R&D tax scheme tricky for startups

James Riley
Editorial Director

There are pitfalls for startups in the federal government’s R&D offset scheme for applicants who are planning to bootstrap their business from revenue and believe they will get back the maximum rebate from the tax office.

While the headline rebate rate is 45 per cent, it ain’t necessarily so that every applicant for the R&D offset will score that rate, according to PWC’s Marcus Tierney who is a partner with the firm working in the government grants and R&D incentives team.

“The part that a lot of people don’t communicate around the R&D tax offset for small companies, those making less than $20 million, is that the benefit is somewhere between a minimum of fifteen cents in the dollar and a maximum of 45 cents in the dollar.”

R&D Tax Scheme: Is it a bootstrapper’s nightmare?

Mr Tierney said he spoke to companies every day that did not understand the program or were unaware they were entitled to it.

Mr Tierney outlined how the benefit works in practice. If a company made one million in revenue and spent $800,000 on development that would, without the offset and any other expenses, generate a tax bill of $60,000 under the 30 per cent corporate tax rate ($1,000,000 -$800,000 = $200,000 profit, taxed at 30 per cent).

To calculate the benefit of the R&D offset, you take the amount of tax payable on the full revenue amount which is 30 per cent of $1 million which equals $300,000 and offset it against 45 per cent of the $800,000 in development costs. This gives a figure of a $60,000 refund which is 15 per cent of the $800,000 development costs.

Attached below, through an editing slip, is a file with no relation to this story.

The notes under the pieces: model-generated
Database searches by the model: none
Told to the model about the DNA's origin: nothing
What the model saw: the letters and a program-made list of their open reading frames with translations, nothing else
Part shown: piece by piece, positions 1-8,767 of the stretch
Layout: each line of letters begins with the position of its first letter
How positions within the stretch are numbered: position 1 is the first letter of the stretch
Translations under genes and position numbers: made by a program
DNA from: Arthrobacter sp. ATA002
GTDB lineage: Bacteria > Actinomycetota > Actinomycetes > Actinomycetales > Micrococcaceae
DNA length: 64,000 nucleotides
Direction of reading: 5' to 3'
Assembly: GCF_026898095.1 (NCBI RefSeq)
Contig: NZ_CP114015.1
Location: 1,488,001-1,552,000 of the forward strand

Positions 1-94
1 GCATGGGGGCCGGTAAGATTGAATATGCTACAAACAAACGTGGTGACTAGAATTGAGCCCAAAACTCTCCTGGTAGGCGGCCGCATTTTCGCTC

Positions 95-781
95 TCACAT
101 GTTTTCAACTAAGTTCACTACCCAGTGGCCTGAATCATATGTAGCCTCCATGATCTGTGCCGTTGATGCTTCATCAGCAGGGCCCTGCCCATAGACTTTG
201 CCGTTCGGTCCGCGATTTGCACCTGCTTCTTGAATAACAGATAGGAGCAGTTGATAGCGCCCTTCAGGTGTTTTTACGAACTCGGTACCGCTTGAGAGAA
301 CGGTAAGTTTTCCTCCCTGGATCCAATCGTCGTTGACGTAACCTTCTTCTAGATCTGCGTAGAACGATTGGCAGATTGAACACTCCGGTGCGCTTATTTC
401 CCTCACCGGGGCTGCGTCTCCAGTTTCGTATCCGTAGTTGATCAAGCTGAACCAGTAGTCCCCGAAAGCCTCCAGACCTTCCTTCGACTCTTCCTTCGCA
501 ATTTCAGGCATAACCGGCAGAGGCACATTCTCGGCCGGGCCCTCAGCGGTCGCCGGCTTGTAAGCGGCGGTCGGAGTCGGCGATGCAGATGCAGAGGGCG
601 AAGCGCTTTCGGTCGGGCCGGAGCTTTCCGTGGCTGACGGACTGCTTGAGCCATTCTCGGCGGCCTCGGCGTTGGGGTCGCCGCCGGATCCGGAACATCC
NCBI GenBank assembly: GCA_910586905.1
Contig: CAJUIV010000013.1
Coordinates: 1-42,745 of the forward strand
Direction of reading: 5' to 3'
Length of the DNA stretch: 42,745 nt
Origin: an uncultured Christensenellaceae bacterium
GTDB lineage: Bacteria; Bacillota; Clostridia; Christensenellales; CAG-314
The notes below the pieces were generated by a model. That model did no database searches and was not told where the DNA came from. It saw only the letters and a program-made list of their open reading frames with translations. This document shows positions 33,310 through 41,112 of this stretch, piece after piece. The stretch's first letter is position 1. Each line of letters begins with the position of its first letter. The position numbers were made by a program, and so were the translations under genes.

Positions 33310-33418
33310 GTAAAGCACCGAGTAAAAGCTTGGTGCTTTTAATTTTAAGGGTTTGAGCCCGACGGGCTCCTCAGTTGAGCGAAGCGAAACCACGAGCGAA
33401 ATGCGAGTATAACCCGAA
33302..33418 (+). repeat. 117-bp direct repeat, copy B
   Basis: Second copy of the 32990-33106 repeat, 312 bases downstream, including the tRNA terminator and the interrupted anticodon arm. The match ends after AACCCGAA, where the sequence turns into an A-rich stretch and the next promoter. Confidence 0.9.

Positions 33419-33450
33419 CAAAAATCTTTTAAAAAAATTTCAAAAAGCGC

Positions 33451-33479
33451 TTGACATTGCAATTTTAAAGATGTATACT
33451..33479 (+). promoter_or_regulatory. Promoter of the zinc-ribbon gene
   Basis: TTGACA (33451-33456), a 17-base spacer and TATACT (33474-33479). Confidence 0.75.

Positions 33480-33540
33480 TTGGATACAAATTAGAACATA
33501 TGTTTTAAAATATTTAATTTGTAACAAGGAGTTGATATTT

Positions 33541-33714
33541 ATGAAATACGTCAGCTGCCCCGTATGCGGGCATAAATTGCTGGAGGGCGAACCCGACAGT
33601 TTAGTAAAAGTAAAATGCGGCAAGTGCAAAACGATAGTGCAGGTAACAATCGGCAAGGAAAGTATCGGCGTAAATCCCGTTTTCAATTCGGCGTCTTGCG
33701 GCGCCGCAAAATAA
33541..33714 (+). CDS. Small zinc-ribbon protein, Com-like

In another scenario, if a company spent $1 million in development and made $800,000 in revenue and claimed the R&D offset, it would generate a refund that was 21 percent of the development costs.

Lastly, if our fictional company had just spent $800,000 in development and not made any revenue it would have got back the entire 45 per cent rebate, that is $360,000.

So, is this tax treatment unfair on startups that try and bootstrap from revenue compared to those with the luxury of having enough in venture funds to develop products without needing to generate revenue along the way?

Some say so.

Paul Cheever, Chief Executive of the Australian Institute for Innovation says some startups he has spoken to feel the way the rebate is structured is a deterrent to putting in the effort to generate revenue in the early stages or resorting to structures and practices designed to maximise the rebate.

“They say it’s a disincentive to bootstrapping your business,” says Mr Cheever.

However, Mr Tierney argues the system is fair in that it designed to give the maximum benefit to companies making larger losses in the early, cash-burn intensive phase of their existence.

“It’s a fairly elegant policy. Fifteen per cent benefit is good, but everyone would like to get the forty-five percent.”

He says the R&D offset is just one of the incentives available to support companies in the early stage, such as the crowd funding option.

“There’s a range of other things that are there on top of the R&D offset.”

Mr Tierney offered a number of tips to those looking to make use of the R&D offset.

Don’t use a trust structure if you want the benefit, as trusts are ineligible.

“There are so many companies doing great things that can’t get access to the program because they in a trust,” says Mr Tierney.

Make sure that development costs are well documented and be aware that using state or federal government research grants can preclude you from getting the R&D offset.

“There’s a rule that says you can’t double dip if you have grants and also get the R&D offset,” says Mr Tierney.

Finally, PWC offers an online tool called Nifty R&D to help startups with their R&D tax incentive applications.

Do you know more? Contact James Riley via Email.

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